back to article Getting your head around mainstream mind mapping

If you haven't heard the term ‘mind mapping’ before, you could be forgiven for thinking it was something sinister from 1984, or perhaps some high tech secret service interrogation technique. It is, in fact, a diagramming technique that's been used for many years for capturing, analyzing, and expressing thoughts and ideas in a …


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  1. Shingo Tamai

    Doesn't work for me...

    I need to write something on paper in order to have access to visual memory and remember it.

    Drawing balloons or lines just creates a mess that cannot be re-organized.

    Some time ago my manager was thrilled by the idea of having a document expressed through mind maps. The result was the usual: doubled effort compiling the actual document AND extrapolating a mind map for him to be happy.

    So, not for me.

    1. Chris Donald
      Thumb Up

      Works well-with fineliners..

      Done this since I was 14-preferred nice coloured fineliners and interesting paper of all sizes though. Buzan's Mindmap book describes this process nicely-cheap enough second hand on Amazon. Disagree 100% with the "messy" notion. Just means you organise your brainstorming some.

      Software has a place, I found it good for outlining essays/reports or any length of work beyond a short page.

      For notetaking, it's nice to have mindmaps/quasi mind maps and old fashioned bullets to hand. More tools.

  2. JeffyPooh

    My brain doesn't work that way

    I read about human brain neural nets many years ago, probably about the time that they were discovered (or at least mentioned in popular science rags). I immediately began to structure my learning into the same natural undrstanding-based format. By doing so it makes learning relatively easy, and (as a bonus) allows one to instantly leap across different fields and apply what you know in one field to a completely separate field. That latter outcome is actually frightening sometimes.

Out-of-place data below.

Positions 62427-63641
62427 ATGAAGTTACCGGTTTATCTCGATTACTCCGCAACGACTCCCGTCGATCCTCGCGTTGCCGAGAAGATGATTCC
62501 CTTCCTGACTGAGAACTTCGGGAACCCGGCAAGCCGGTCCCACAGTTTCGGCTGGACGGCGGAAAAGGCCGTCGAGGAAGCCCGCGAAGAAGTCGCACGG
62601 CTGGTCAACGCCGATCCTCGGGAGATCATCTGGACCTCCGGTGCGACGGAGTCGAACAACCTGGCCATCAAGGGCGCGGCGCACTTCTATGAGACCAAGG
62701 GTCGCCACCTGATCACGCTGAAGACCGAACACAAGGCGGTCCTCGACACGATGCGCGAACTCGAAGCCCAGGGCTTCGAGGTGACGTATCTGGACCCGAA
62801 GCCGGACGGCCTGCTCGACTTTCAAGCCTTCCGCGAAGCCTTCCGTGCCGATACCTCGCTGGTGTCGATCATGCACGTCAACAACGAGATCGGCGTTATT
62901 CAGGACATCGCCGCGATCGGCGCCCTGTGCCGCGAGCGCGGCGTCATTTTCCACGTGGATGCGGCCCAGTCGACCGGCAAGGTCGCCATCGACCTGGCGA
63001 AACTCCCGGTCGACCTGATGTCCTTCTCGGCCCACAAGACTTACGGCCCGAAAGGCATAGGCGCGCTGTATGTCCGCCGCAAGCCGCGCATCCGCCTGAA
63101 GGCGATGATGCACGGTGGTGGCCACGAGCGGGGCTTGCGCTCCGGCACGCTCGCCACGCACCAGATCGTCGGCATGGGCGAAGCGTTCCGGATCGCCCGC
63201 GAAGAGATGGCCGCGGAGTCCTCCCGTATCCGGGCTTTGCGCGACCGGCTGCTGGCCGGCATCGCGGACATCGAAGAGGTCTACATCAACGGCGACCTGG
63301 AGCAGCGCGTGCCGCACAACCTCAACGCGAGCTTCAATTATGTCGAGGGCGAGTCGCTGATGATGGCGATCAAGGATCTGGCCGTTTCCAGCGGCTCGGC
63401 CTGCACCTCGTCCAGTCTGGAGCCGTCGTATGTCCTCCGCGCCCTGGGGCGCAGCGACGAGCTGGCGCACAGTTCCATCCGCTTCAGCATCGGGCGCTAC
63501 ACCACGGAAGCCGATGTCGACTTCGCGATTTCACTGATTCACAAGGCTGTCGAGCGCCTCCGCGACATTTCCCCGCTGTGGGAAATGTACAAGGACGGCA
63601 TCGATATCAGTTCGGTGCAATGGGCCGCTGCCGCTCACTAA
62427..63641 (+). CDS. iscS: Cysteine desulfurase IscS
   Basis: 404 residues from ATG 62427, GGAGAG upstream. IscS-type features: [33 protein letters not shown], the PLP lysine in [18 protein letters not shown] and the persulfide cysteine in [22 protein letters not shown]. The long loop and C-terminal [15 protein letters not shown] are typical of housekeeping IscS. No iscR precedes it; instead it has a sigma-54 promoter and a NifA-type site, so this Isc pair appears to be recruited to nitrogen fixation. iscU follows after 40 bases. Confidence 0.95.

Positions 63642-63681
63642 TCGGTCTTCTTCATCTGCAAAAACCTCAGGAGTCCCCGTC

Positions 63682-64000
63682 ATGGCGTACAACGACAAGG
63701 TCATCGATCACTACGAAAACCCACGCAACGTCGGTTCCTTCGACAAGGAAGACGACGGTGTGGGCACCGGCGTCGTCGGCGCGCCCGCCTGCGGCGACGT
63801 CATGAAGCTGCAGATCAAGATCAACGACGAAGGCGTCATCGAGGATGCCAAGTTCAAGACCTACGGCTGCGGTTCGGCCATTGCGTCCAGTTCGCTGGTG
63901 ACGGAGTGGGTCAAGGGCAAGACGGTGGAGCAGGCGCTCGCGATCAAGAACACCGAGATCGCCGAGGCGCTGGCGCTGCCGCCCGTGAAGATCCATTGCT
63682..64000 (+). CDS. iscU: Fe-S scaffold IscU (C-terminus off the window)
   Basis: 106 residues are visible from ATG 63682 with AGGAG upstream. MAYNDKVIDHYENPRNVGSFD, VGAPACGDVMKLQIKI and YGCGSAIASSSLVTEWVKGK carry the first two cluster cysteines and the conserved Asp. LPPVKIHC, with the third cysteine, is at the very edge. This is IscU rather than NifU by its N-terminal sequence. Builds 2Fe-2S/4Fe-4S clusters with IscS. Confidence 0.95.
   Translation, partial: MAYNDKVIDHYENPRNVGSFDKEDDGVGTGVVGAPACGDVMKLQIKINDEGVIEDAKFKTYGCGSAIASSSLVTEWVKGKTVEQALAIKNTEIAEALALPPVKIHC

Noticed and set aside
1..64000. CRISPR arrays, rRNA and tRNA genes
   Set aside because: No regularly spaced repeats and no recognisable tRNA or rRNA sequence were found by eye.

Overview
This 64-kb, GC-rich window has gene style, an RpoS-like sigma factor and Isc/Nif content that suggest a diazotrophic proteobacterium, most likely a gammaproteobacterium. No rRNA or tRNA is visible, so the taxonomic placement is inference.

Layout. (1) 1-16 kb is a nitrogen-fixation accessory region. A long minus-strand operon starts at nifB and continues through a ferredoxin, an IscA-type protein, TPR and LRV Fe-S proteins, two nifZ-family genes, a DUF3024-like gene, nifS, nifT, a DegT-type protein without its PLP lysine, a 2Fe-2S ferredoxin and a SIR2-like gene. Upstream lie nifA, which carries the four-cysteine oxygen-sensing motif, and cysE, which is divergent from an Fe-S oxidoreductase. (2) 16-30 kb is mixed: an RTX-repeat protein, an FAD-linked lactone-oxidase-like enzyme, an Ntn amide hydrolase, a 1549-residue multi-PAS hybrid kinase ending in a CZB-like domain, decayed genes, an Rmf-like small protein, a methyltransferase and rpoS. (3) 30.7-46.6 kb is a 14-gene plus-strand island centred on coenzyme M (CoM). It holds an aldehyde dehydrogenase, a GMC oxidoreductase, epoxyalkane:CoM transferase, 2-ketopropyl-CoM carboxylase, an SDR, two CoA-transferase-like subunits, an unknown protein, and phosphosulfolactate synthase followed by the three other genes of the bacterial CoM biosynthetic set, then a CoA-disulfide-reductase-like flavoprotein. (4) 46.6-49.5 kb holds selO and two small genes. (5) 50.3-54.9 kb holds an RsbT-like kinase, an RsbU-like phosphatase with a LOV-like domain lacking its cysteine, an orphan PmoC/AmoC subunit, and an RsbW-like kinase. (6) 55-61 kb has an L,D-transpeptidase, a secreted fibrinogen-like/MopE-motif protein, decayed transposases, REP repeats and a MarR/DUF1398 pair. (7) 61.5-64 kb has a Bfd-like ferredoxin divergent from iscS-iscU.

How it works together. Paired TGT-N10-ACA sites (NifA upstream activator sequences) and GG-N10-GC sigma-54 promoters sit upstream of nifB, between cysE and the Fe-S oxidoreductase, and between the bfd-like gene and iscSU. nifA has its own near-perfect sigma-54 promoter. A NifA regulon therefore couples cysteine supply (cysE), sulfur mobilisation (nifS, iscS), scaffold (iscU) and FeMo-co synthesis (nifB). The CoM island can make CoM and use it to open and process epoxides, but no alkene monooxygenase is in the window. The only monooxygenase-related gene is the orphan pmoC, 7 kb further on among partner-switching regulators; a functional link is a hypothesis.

Structured 'mind mapping' is diametrically-opposed.

  3. Anonymous Coward

    Free Your Mind

    *cough* FreeMind *cough*

    1. Captain TickTock

      Still a ways to go

      Freemind is still quite linear and clunky compared to iMindMap, (can't speak for MindManager), but even those fall short of the freedom of pencil & paper for creating mind maps.

      Obviously software has the advantage in editing, but if you're editing as you go, you're probably not thinking freely enough. Better to get it all on paper, and then edit as a post-process. For that way of working, pencil & paper is fastest.

      Scanning the result in would save some time. Using a tablet would be an intermediate step, but still tempting to self-edit as you go.

  4. shrdlu
    Thumb Up

    Mind Maps

    I've used mind-maps for many years and I've found them to be perfect for building structured documents and lesson-plans for training sessions. I set out the mind-map on a large sheet of plain paper then, using a different colour, I draw a contiguous path through the topics. Where the path goes through a topic more than once it is a logical place to recap on it, and this gives added weighting to more important concepts.

    I have never found any computer software that is remotely helpful in doing this. By far the best technology is paper. If you really need this in electronic format buy a Smartboard.

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